This aggravated some of the effects of Bilbao’s ‘folded linear city’ nature: With the riverbanks full of factories and shipyards, the river itself had to be navigable all the way up to Bilbao (Euskalduna was located inside the very city), which prevented the construction of connections between both sides. Until 1983, when the Rontegi Bridge, rising more than 40 meters above the high tide line, was opened to traffic in Barakaldo, the only connection between both riverbanks between Bilbao and the sea was the beautiful but painfully slow and low-capacity Vizcaya transporter bridge that linked Portugalete and Las Arenas, located at the very mouth of the river. Any other exchange had to be done via the myriad small boats that crossed the river. For practical purposes, however, facing points of the river were, as in the analogous linear city, miles apart, even if just separated a few hundred feet in reality. All this fostered a physical—as well as class—division between the two banks, and also spawned an infrastructural duplicity: railways and roads run on both sides of the river, usually located at the riverside, thus making the breach between the city and the river even deeper.
The opening of Metro Bilbao in November 1995, roughly two years before the Guggenheim was completed, signaled the beginning of a new era for the city, symbolizing the new persona of the former industrial enclave. The infrastructural renewal had already started in the late 1970s, when the A-8 highway was extended past Bilbao’s beltway down to the river mouth. However, the construction of the subway, a project in the minds of Bilbao’s officials since the early 1920s, was the cornerstone of Bilbao’s new (self) image and spirit. When the first announcements about its actual construction, after years of rumors, finally broke the news, many—myself included—disregarded it as an unnecessary, excessive, redundant, and clearly out-of-scale operation in line with the bombastic attitudes Bilbao’s inhabitants display in the jokes told in other parts of Spain. Twenty years later, it is, with 87 million travelers a year, the most heavily used transportation system in Biscay. But, even more importantly than that, Bilbao’s sleek, superfluously beautiful, and comfortably redundant subway marked a change of mentality for the city. Historically a coldly efficient, cost-effective, and grey industrial city, Bilbao experienced for the first time the charms of the new route that was being constructed for it: from a production machine to a charming business, touristic, and cultural city.
1. bilbo (ˈbɪlbəʊ): /noun/ (plural) -bos, -boes/ (formerly) a sword with a marked temper and elasticity./ Word Origin: C16: from Bilboa, variant (in English) of Bilbao, Spain, noted for its blades. ↵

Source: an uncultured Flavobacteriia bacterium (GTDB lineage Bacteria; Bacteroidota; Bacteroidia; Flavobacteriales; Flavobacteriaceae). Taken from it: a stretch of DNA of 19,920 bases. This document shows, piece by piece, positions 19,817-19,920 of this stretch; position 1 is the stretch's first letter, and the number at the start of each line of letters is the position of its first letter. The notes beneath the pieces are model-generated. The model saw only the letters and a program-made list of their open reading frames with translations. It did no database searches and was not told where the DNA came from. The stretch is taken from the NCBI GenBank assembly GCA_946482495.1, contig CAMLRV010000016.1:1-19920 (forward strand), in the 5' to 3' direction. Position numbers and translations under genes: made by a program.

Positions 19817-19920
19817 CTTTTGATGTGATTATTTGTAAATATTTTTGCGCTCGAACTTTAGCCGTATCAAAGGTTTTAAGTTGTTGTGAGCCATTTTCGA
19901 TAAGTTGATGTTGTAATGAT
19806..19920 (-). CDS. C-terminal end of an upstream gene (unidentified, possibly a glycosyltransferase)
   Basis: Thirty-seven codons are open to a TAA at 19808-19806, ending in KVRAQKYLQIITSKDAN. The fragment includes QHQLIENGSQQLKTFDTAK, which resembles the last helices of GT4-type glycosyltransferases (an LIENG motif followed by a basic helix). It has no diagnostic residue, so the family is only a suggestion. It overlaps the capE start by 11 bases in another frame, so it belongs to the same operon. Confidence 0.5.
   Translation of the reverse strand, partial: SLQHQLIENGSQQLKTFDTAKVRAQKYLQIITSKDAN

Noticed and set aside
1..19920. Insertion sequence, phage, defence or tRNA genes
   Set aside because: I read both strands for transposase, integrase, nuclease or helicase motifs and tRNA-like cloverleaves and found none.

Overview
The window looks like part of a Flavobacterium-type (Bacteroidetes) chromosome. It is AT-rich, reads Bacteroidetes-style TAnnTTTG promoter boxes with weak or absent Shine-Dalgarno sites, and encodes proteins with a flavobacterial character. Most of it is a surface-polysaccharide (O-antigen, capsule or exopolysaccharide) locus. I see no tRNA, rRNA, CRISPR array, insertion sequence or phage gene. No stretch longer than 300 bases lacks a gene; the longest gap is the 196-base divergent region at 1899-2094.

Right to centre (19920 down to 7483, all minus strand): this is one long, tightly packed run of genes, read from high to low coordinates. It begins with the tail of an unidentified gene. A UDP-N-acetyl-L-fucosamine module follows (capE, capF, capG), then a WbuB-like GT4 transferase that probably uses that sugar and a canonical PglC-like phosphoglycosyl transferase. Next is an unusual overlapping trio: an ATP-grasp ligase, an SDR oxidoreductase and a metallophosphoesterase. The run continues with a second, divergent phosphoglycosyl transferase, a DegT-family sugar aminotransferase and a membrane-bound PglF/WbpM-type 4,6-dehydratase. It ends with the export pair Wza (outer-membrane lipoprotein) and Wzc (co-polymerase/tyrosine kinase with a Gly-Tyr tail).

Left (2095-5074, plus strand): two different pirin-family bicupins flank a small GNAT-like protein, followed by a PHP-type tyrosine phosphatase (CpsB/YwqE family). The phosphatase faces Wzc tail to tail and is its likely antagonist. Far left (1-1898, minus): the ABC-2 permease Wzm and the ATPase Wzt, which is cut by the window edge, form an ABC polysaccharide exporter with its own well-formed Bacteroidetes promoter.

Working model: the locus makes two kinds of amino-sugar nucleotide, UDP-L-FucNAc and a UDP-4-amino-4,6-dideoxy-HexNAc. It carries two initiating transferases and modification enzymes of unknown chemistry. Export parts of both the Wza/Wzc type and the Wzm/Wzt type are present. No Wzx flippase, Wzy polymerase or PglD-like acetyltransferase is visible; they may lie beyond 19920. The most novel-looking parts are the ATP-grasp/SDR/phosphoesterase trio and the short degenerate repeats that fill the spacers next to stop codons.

2. “The Bilbao effect. If you build it, will they come?” The Economist, December 21, 2013. ↵
3. The earliest stages of the project were conducted by two different institutions, the Basque Government and the Provincial Council of Biscay, which later created a consortium, the Consorcio del Proyecto Guggenheim Bilbao, to supervise the project. Although the article does not mention him explicitly, it is probably referring to recently deceased mayor Iñaki Azkuna, elected in 1999, who received the in 2012 the World Mayor Prize, as one of the two factors (the other one was the opening of the museum) that turned the city from a post-industrial wreck into “an international centre for tourism and the arts.” ↵
4. The year 1985 marked the date where ship construction stopped in the shipyard, and the official shutdown was announced. This gave way to a long negotiation and demonstrations lasting until 1988, when an agreement was reached. ↵
5. See Jesús Mª Valdaliso, “Nacimiento y desarrollo de la industria naval del hierro y el acero en el País Vasco: el caso de Vizcaya (c.1889-1979)” in ltsas Memoria. Revista de Estudios Maritimos del País Vasco 2, (San Sebastián: Museo Naval, 1998); 307-325. ↵
Excerpted from the article “After effects: le Guggenheim et l’effet Bilbao” in Luis Miguel Lus Arana / Jean-Michel Tobelem / Joan Ockman,Les Bulles de Bilbao. La mutation des musées depuis Frank Gehry (Paris: Éditions B2, 2014).
Koldo Lus Arana is an architect, illustrator, and architecture scholar. He earned a Master in Design Studies from Harvard GSD in 2008, and a PhD from the University of Navarra in 2013 with the dissertation Futuropolis: Comics and the Transmediatic Construction of the City of the Future. His main lines of research deal with the interactions between architecture and media, and with architectural prospective. He currently teaches Theory and History of Architecture in the University of Zaragoza (Spain).